Start Smiling Again with Our Dentures in Greenwood


Our natural teeth are designed to last a lifetime, but sometimes, that may not be the case. Thankfully, dental professionals offer various options to restore both oral function and appearance. With significant advancements in polymer science, modern dentures are made from high-quality, durable plastic, providing enhanced strength, comfort, and a natural appearance. This is a new era of dentures – a far cry from those of previous generations!


Understanding Denture Basics


There is a wide array of dentures available for individuals missing some or all of their teeth. Complete dentures replace all teeth on the upper and/or lower jaw, resting on the gums that cover the jawbone. The stability of these dentures can be enhanced when attached to tooth roots (overdentures) or dental implants (implant overdentures). Some implant overdentures can be removed by the wearer, while others can only be removed by a dental professional.


Partial dentures replace a portion of the teeth and connect to the remaining natural teeth using clasps or mechanical components known as attachments (precision and semi-precision partial dentures). Your dentist or prosthodontist, a specialist in restoring and replacing teeth, will help you determine the best denture type and treatment plan for your needs.


Denture Types Explained


  • Conventional dentures: Replace all missing teeth in a jaw and rest on the gum tissue.
  • Conventional overdentures: Replace all missing teeth, rest on the gum tissue, and attach to one or more tooth roots.
  • Implant overdentures: Replace all missing teeth in a jaw and connect to surgically placed dental implants.
  • Conventional partial dentures: Replace some missing teeth and are secured with clasps that wrap around adjacent teeth.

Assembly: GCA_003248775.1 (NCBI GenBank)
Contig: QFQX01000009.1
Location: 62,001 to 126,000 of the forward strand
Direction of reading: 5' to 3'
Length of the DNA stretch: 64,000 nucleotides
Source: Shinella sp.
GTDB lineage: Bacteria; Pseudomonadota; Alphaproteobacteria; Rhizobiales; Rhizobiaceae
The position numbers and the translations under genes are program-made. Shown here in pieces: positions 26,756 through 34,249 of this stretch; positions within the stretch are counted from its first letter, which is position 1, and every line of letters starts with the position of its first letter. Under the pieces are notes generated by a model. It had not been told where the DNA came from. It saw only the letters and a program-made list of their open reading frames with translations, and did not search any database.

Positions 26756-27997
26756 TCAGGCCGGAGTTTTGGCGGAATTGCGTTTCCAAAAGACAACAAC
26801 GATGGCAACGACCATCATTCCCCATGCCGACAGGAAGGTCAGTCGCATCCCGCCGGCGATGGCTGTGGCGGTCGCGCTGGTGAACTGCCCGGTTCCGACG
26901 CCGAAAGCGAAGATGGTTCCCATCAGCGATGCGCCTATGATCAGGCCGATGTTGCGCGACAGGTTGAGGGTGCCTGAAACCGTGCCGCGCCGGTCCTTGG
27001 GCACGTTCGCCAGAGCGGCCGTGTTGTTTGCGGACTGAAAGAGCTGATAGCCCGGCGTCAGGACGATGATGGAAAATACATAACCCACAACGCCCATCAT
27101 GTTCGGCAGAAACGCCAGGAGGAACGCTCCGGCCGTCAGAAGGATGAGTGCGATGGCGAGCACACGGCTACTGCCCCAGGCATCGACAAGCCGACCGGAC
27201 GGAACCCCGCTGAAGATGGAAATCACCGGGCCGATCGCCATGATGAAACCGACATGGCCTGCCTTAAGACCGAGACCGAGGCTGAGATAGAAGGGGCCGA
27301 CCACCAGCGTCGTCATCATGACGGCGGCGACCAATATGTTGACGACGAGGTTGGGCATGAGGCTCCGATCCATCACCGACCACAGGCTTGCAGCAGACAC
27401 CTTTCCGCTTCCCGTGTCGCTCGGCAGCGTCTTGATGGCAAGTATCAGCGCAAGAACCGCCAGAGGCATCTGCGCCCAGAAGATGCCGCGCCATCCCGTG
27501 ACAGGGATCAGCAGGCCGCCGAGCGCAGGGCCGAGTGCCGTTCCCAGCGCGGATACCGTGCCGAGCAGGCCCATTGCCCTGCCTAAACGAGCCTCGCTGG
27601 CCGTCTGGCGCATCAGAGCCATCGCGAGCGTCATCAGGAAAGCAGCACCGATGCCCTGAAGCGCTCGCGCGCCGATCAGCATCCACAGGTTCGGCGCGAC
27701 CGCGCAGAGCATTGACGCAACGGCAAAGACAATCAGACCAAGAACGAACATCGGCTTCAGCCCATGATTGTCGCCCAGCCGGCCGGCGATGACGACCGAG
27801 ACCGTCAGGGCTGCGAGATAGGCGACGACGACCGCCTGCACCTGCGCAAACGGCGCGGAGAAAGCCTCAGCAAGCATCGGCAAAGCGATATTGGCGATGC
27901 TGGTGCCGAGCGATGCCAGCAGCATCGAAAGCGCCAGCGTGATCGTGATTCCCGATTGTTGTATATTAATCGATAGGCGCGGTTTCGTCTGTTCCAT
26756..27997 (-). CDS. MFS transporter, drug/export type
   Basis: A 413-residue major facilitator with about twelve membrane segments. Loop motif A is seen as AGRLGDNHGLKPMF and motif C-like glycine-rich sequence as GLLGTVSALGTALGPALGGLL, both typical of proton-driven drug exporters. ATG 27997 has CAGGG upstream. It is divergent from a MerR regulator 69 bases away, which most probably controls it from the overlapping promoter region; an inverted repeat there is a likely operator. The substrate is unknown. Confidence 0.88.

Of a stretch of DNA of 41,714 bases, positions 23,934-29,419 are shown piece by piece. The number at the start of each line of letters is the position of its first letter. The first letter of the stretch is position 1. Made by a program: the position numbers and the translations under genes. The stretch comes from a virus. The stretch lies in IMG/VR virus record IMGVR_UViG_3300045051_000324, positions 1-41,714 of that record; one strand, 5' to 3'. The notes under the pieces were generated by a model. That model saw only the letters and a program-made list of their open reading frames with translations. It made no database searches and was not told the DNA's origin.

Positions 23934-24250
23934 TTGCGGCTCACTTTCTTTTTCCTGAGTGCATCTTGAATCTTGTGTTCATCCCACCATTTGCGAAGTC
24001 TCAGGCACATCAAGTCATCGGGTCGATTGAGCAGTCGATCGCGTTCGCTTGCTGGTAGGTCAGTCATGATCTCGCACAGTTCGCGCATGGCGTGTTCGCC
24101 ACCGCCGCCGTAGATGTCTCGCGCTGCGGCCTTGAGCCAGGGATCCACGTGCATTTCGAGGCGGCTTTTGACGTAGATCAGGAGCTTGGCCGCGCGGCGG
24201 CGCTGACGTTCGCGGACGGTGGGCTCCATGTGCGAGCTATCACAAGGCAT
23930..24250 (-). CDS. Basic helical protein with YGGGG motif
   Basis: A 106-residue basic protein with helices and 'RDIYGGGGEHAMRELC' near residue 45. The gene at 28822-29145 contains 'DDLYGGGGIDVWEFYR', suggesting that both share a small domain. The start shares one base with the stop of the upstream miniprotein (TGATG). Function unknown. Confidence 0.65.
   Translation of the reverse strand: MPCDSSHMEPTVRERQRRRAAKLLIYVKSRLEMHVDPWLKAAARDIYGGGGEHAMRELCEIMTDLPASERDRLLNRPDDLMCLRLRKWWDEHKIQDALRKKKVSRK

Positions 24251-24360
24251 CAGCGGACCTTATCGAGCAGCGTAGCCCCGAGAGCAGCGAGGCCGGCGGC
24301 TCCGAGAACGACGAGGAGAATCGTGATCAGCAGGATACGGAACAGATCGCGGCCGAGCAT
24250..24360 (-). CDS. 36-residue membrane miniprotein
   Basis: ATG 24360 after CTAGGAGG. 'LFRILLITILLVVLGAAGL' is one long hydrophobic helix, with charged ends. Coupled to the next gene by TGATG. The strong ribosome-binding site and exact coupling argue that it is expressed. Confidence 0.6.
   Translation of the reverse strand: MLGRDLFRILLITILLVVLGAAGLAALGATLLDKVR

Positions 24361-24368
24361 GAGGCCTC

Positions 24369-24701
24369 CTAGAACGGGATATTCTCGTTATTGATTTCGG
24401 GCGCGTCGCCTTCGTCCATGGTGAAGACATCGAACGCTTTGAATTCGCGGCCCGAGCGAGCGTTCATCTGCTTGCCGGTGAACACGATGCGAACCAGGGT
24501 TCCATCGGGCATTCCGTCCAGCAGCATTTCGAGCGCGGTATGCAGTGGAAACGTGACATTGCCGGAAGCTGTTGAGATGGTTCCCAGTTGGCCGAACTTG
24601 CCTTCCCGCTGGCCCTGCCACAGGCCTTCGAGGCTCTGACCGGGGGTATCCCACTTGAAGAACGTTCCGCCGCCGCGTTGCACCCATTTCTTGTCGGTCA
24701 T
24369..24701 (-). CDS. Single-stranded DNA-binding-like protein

• Precision and semi-precision partial dentures: Replace some missing teeth and are held in place with mechanical components called attachments.


The Denture Process


The treatments required before denture placement and their duration will depend on a person's overall oral health, the number and location of missing teeth, and the chosen denture type. These treatments may include:


  • Impressions or molds of the mouth contour for denture creation.
  • Extractions to remove any unhealthy teeth.
  • Implant surgery for those receiving implant overdentures.
  • Adjustments for optimal fit and comfort after denture placement.


Individuals requiring extractions or implant surgery will need to wait several weeks for the mouth to heal before denture placement. For some, a temporary or "immediate" denture can be inserted on the same day as extractions and worn until the permanent denture is ready.


Adapting to Your Dentures


Adjusting to dentures takes time, but once acclimated, you'll be able to eat, speak, and smile comfortably. Expect the following when complete dentures are first placed:


  • A temporary feeling of fullness in the mouth, face, lips, and/or cheeks, which subsides quickly.
  • Minor, temporary changes in speech, more noticeable to you than others.
    • Tip: Speak slowly and enunciate clearly to help your tongue and facial muscles adapt.
  • Altered chewing patterns as you adjust to the jaw movements required for dentures, taking several weeks.
    • Tip: Start with small, soft food pieces, gradually increasing firmness, and chew simultaneously on both sides of the mouth with only your back teeth. A small amount of denture adhesive may help stabilize your dentures.


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